It is far too often that we hear about K9 Officers succumbing to heat exhaustion. The results are heartbreaking and completely preventable! Right now, with unusually high temperatures across the U.S., it is doubly important to stay vigilant and protect our four legged, furry partners.



Heat exhaustion is defined as when the heat gained exceeds the body’s ability to dissipate heat.

Risk factors include:

  • dark or long hair
  • dehydration
  • a history of heat stroke
  • overextended dogs
  • muzzled dogs
  • dogs who are tracking

The temperature inside of vehicles can rise very quickly so it is important to monitor K9 Officers consistently when they are in vehicles unattended, even if electronic safeguards are in place.

Signs of K9 heat stroke:

  • rapid, frantic panting
  • hyperventilation
  • dark red gums and mucous membranes
  • anxious, panicked expression
  • salivation early on then dry gums as the heat prostration sets in high fever
  • staring/dizziness or disorientation/staggering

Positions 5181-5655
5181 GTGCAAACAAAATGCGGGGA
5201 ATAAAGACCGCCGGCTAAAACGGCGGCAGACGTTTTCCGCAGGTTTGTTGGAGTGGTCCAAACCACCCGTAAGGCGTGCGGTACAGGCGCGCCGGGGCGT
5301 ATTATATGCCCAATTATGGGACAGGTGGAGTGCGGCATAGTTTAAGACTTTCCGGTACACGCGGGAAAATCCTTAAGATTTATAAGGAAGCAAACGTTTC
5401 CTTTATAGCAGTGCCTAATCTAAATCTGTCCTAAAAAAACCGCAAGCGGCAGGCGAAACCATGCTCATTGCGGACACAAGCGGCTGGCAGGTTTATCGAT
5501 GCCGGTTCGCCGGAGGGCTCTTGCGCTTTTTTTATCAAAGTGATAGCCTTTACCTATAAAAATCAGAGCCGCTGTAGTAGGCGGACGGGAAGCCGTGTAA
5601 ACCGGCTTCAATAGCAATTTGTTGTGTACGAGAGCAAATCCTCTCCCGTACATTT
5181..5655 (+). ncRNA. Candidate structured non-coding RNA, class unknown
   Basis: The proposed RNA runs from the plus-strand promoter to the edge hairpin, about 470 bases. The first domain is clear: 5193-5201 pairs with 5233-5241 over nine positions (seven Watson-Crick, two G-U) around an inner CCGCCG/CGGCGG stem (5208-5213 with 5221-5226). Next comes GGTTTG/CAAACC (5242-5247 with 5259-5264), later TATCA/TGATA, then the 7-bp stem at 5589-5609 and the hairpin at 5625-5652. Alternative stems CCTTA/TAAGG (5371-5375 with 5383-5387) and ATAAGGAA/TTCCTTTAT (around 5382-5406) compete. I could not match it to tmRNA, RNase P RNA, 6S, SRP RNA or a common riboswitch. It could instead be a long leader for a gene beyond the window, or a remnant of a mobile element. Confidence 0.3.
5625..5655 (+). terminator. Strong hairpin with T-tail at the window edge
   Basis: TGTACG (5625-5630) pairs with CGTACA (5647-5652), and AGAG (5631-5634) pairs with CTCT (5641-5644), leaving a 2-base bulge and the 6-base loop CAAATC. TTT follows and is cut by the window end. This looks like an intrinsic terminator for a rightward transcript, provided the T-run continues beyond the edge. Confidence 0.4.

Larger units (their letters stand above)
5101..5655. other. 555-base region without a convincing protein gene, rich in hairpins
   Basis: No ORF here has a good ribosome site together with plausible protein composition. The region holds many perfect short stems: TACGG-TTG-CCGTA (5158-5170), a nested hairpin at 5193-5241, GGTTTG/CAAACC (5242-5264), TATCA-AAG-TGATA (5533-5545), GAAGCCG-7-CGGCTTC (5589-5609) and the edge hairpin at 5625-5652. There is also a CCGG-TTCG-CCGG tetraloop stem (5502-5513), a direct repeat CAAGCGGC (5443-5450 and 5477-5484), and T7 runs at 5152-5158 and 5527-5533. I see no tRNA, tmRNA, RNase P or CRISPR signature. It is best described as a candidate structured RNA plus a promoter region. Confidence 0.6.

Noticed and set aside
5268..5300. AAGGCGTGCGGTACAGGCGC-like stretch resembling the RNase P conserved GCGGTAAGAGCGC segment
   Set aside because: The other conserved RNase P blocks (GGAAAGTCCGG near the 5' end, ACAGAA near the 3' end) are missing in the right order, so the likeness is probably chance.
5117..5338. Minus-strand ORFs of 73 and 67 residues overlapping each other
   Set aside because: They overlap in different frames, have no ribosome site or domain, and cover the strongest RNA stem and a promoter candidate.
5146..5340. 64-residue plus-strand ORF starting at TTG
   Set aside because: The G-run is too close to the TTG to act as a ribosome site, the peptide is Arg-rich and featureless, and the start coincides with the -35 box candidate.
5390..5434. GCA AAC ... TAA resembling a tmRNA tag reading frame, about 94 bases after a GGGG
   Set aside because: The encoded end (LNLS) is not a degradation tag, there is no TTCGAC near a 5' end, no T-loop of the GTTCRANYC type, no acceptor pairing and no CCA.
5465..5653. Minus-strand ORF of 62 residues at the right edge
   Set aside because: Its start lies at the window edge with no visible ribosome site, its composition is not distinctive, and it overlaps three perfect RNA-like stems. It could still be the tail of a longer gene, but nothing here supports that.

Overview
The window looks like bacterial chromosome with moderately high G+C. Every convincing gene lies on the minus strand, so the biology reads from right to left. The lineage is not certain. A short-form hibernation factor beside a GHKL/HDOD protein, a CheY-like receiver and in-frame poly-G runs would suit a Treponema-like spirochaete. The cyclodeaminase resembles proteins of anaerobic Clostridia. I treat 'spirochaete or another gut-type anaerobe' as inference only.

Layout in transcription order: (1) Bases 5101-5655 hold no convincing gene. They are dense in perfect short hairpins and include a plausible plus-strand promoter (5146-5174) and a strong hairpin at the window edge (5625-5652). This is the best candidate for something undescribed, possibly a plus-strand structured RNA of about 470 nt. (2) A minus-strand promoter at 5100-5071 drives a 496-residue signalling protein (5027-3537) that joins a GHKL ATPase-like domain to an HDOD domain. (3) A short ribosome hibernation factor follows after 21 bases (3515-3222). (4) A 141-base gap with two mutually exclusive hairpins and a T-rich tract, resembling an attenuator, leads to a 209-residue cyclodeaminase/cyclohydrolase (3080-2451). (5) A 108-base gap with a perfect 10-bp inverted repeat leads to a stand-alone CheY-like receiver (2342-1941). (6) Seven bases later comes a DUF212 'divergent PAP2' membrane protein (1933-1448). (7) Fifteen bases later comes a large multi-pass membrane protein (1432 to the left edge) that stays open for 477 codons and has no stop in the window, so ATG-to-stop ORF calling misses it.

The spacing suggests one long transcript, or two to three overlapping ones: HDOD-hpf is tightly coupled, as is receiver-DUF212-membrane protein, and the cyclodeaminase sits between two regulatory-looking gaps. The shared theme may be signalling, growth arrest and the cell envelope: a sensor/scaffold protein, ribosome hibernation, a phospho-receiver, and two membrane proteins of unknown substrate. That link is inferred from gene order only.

• refusal to obey commands
  • lying down and unwilling (or unable) to get up
  • rapid heart beat
  • diarrhea that may have bright red blood in it
  • vomiting
  • collapse and/or loss of consciousness

Precautionary solutions include:

  • bullet resistant and cooling vests
  • heat monitoring devices
  • K9 first aid kits whose contents that handlers have been trained well how to use

Equipment for K9 First Aid Kit:

  • bandage scissors
  • thermometer (rectal thermometer for accuracy)
  • needles and syringes
  • disposable latex gloves
  • hemostats
  • muzzle

It is important to keep cool water available and to monitor K9 Officers closely, halt work immediately if a dog shows signs of heat exhaustion, and provide treatment until the dog reaches a temperature of 103 degrees F and transport them to the vet for professional care.